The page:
What I do inside that hour is different from day to day. Sometimes it’s reading & researching, sometimes it’s the journal, and other times it’s these short ideas. I do what feels most inspired to me that morning. [Creativity & Liberation]
It is uncommon to look back at the work that we are most proud of or the people we love most and simply think: “Wow, that was easy and straightforward.”
Ease rarely makes its way into a story worth telling.
A quote from somebody else
“When we pursue optionality, we avoid bold decisions. Like anything meaningful, venturing into the unknown is an act of faith. It demands responsibility. You‘ll have to take a stand, trust your decision, and ignore the taunts of outside dissent. But a life without conviction is a life controlled by the futile winds of fashion. Or worse, the hollow echoes of the crowd.” — David Perell
Links worth sharing
💓 Do you hear the sound of love? This website takes the YouTube comments section to another level :’)
🍀 A list of lucky symbols and their meanings, from across the world
🎨 A sketching duet: a magic sketchpad that allows you to draw things with a machine learning algorithm.
🧵 The Visible Mending Renaissance takes a look into how mending is making a comeback, and slowly becoming a new way to revamp our old clothing.
🪔 Isamu Noguchi’s personal library archive—a collection of books and publications from Noguchi's lifetime, with nearly 1000 volumes currently catalogued.
Thanks for consuming!
ℹ️ Read more about Common Discourse here.
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🗂 Here is every Common Discourse weekly briefing to date.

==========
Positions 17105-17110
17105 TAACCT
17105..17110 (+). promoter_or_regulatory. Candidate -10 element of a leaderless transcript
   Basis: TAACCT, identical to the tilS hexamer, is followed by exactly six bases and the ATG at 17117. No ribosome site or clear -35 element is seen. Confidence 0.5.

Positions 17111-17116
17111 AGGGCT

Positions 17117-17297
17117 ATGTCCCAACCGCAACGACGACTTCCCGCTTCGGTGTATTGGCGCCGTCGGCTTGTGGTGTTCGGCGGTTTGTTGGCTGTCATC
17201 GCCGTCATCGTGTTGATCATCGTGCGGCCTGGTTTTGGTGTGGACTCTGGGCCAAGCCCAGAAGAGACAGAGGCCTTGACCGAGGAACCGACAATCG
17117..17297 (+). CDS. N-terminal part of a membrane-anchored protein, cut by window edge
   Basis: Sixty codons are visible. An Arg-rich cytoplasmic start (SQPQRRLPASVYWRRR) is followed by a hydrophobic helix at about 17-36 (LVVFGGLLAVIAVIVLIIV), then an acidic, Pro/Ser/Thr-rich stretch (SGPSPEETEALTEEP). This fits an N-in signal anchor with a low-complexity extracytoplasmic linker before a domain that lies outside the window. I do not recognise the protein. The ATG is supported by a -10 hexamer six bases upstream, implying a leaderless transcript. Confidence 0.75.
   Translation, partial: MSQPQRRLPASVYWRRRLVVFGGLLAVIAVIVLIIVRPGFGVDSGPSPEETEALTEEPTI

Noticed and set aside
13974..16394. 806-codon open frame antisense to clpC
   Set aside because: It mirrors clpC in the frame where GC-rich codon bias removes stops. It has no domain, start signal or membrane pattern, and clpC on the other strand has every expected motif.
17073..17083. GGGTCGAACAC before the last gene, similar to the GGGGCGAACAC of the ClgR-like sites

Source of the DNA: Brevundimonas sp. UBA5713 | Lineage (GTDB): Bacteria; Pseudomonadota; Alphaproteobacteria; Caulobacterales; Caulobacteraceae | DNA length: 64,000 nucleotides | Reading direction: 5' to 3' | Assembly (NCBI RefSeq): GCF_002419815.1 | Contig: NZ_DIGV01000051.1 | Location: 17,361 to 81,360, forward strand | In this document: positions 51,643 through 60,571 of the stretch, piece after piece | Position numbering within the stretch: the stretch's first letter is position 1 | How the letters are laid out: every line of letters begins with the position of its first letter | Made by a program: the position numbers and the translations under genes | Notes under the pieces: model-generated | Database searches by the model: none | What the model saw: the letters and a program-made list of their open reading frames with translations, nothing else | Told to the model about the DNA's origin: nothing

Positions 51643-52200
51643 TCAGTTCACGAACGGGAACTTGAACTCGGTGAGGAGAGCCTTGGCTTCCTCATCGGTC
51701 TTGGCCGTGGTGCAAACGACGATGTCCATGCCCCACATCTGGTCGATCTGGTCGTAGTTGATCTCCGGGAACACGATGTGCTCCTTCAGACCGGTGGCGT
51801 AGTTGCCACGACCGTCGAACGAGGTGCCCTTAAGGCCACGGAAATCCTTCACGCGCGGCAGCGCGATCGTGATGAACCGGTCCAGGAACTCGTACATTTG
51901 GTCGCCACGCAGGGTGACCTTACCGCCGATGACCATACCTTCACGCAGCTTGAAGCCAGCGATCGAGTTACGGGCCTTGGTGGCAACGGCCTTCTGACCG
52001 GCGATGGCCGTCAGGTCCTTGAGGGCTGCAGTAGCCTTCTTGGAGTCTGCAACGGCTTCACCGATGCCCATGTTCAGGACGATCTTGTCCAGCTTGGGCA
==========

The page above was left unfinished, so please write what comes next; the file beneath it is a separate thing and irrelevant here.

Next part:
🐤 We have a Twitter feed where we populate things that resonate.
⭐ We use Are.na as a tool to archive specific aspects of this project.
🗣️ This project is more fun when there is dialogue amongst those who are reading. Use the comment feature at the bottom of this article to start a conversation, we’ll use your ideas for future briefings and food for thought.
I slightly disagree about the Marni sweater pricing 🤣 -- sure, making clothes, prototyping and all is a laborious process but RTW brands that big do little of that work (if any) nowadays. The big price tag is mostly to cover marketing and overhead expenses.
Yesterday my dad and I picked up my car from just a regular service check-in. We saw "his guy" and I thought about how the gen before us put their trust in "their guy," the *one* they call, and how younger people now tend to put trust in "our services" and how efficient their processes should run, how accurate the Google biz info is, how perfect their app UX should obviously be... when it's all humans and trial and error behind anything we do on this planet. And speaking of error I owe you a DM back lol